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Chiara is a freelance harpist, alongside orchetsras and solo recitals, she plays extensively for all manners of events including corporate cocktail parties, award ceremonies, private parties, cruises and weddings.

Since 1990 I have had a lot of concerts as a solo harpist (with both classic and Irish harp) as well as with other musicians (duo with another harp and also with violin, flute, cello, piano, voice, ensembles), performing in Italy, United Kingdom, Germany, Poland, Switzerland, Ireland and Spain.

In London I have had the pleasure to play at many renowed venues such as Claridge`s Hotel, Dorchester Hotel,Park Lane Hotel, Grosvenor House Hotel, Kai Restaurant in Mayfair, London City Hall;

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chiara

Art&Music installation Art Gallery 291, Studio 28, Estorick Collection of Modern Italian Art;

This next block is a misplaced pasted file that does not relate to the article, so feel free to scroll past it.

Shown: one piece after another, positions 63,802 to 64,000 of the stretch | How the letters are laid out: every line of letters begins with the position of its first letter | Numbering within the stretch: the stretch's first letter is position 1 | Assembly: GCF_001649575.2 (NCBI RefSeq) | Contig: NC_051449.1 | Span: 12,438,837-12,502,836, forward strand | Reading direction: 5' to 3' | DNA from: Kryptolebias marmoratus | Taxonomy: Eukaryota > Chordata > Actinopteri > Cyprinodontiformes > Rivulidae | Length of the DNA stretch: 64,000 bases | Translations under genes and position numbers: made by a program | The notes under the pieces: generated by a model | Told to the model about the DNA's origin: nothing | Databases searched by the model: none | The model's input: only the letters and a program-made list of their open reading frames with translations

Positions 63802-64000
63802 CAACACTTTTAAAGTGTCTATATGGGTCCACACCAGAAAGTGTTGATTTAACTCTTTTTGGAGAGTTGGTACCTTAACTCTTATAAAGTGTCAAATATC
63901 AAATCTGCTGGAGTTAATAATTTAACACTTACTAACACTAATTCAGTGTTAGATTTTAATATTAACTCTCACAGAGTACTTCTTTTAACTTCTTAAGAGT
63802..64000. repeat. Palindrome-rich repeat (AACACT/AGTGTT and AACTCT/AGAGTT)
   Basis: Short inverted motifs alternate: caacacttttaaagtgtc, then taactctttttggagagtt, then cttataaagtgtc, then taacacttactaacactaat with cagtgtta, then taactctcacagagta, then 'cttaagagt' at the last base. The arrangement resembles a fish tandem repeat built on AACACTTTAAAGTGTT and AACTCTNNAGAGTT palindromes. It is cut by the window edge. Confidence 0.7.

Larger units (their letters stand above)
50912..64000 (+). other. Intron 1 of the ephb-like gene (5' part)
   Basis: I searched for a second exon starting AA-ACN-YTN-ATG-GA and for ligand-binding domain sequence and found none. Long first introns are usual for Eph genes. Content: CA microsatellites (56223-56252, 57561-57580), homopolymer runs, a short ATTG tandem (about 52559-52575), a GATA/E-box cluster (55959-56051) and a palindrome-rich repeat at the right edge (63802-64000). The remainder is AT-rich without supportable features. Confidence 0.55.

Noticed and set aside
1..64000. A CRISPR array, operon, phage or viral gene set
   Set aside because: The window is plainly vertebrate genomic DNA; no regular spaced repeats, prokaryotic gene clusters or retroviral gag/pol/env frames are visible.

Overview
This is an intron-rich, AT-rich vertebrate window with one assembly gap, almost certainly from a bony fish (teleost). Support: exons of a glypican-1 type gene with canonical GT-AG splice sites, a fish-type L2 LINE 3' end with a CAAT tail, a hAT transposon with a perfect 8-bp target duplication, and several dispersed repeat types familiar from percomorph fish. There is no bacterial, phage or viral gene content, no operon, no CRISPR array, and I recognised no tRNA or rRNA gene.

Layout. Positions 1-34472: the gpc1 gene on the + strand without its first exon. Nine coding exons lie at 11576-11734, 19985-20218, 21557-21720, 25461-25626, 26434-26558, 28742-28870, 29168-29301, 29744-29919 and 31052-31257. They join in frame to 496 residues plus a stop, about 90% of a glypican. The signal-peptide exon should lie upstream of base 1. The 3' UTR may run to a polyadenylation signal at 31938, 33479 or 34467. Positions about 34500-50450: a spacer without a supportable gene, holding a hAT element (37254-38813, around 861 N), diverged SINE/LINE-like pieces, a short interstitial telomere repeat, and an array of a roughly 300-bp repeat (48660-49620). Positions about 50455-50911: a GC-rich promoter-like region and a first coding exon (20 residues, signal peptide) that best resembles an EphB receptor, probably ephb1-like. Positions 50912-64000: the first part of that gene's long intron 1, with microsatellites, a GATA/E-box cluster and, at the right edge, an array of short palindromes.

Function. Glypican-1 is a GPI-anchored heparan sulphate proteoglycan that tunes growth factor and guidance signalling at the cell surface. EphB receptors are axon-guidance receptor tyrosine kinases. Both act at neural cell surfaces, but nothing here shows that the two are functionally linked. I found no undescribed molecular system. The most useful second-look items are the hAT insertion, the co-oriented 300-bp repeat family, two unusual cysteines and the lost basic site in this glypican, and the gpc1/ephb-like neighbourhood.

The Lane Lounge Bar, Hooka Lounge Bar, Vibe Bar.

I have also performed with the group Sitar Fusion Project combining classical Indian beats with western contemporary sounds; performances in London area (Bengal Quay), Bricklane Festival.

classic harp
The harp is a stringed musical instrument that has a number of individual strings running at an angle to its soundboard; the strings are plucked with the fingers. Harps have been known since antiquity in Asia, Africa and Europe, dating back at least as early as 3500 BC. The instrument had great popularity in Europe during the Middle Ages and Renaissance, where it evolved into a wide range of variants with new technologies, and was disseminated to Europe's colonies, finding particular popularity in Latin America. Although some ancient members of the harp family died out in the Near East and South Asia, descendants of early harps are still played in Myanmar and parts of Africa, and other defunct variants in Europe and Asia have been utilized by musicians in the modern era.
irish harp
The Celtic harp is a square harp traditional to Ireland and Scotland. It is known as cláirseach in Irish and clàrsach in Scottish Gaelic. In Ireland and Scotland, it was a wire-strung instrument requiring great skill and long practice to play, and was associated with the Gaelic ruling class. It appears on Irish and British coins and coat of arms of the Republic of Ireland, the United Kingdom and Canada.